Following the financial crisis in 2008 and 2009, the real estate market saw a bust in the amount of distresses homes for sale. Distressed homes are defined as bank foreclosures and short sales (pre-foreclosure). In 2009, distressed properties accounted for 32.4 percent of all sales, which is an astounding figure when compared to years past when this amount was only about 2 percent of real estate sales.
The jump in the number of distressed properties was caused by collapsing home values and sales prices usually consisted of large price discounts which in turn encouraged real estate investors eagerly looking to take advantage of real estate bargains. However, today’s home values for the most part have bounced back from the down market following the crash.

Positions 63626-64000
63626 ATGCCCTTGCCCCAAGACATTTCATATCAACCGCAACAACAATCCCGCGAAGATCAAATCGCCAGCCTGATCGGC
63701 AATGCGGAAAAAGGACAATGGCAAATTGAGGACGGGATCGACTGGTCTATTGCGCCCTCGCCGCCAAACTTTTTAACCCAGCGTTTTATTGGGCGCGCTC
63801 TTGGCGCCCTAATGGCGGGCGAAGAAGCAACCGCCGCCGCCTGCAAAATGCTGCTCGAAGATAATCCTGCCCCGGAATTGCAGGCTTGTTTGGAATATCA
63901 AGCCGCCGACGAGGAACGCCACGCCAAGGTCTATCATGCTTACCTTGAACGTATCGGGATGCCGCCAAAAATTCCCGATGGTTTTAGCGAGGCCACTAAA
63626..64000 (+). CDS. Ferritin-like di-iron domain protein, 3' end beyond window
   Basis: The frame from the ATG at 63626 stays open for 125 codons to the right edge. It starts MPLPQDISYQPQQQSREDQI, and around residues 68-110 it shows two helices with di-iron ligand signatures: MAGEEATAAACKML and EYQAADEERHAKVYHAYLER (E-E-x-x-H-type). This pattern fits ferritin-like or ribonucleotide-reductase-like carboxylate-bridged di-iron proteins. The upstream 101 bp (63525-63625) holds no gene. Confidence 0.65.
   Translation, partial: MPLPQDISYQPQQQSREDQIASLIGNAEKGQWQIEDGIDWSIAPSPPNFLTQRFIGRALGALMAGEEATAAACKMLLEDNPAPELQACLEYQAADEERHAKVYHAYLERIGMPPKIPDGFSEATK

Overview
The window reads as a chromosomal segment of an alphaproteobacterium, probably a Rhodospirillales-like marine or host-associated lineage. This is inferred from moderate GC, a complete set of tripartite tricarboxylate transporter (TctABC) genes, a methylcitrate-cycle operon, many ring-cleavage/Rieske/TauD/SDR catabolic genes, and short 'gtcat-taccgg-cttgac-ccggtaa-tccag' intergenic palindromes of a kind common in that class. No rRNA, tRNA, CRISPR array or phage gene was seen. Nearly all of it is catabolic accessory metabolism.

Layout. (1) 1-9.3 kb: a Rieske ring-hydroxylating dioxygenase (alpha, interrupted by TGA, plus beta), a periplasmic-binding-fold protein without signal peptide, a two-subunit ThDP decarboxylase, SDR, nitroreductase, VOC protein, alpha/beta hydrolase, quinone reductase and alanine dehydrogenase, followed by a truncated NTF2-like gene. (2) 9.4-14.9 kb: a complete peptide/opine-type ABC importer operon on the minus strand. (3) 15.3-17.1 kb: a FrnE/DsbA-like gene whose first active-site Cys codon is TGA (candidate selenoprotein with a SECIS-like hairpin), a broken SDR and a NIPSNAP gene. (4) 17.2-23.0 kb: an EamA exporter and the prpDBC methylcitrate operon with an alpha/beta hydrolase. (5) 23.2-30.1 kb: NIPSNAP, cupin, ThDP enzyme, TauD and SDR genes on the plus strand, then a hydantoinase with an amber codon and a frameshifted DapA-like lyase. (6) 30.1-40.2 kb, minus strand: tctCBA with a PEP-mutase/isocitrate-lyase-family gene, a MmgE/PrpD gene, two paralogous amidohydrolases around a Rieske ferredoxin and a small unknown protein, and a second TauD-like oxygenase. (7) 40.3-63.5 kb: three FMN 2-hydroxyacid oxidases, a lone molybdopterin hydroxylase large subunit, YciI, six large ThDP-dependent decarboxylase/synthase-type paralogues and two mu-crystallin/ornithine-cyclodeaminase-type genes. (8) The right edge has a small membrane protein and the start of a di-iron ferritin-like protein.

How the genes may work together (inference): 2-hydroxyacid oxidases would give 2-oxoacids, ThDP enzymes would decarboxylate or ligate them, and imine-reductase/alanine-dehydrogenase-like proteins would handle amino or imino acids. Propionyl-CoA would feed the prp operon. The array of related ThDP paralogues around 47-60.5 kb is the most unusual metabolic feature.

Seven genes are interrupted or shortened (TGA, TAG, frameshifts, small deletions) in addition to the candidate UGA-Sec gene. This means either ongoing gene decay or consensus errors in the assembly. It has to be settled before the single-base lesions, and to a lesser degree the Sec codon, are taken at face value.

This market rebound has lead to a huge decrease in the amount of distressed properties for sale and a boost in the amount of traditional buyers active in the real estate market. In the past few years, the real estate housing market has been steadily improving, properties have regained value, and home buyers and home sellers have once again begun buying and selling.
CoreLogic released findings showing further proof of the decline in distressed properties in a recent report indicating distressed sales accounted for just 9.4 percent of all sales nationwide in July of this year, representing a 2.1 percent drop as compared to the previous year and a 0.4 percent drop from June.
The amount is still higher than historic normal figures, however, the improvement is huge and indicates at the current path, distressed sales should fall back to normal percentages within the next few years. You can read more here..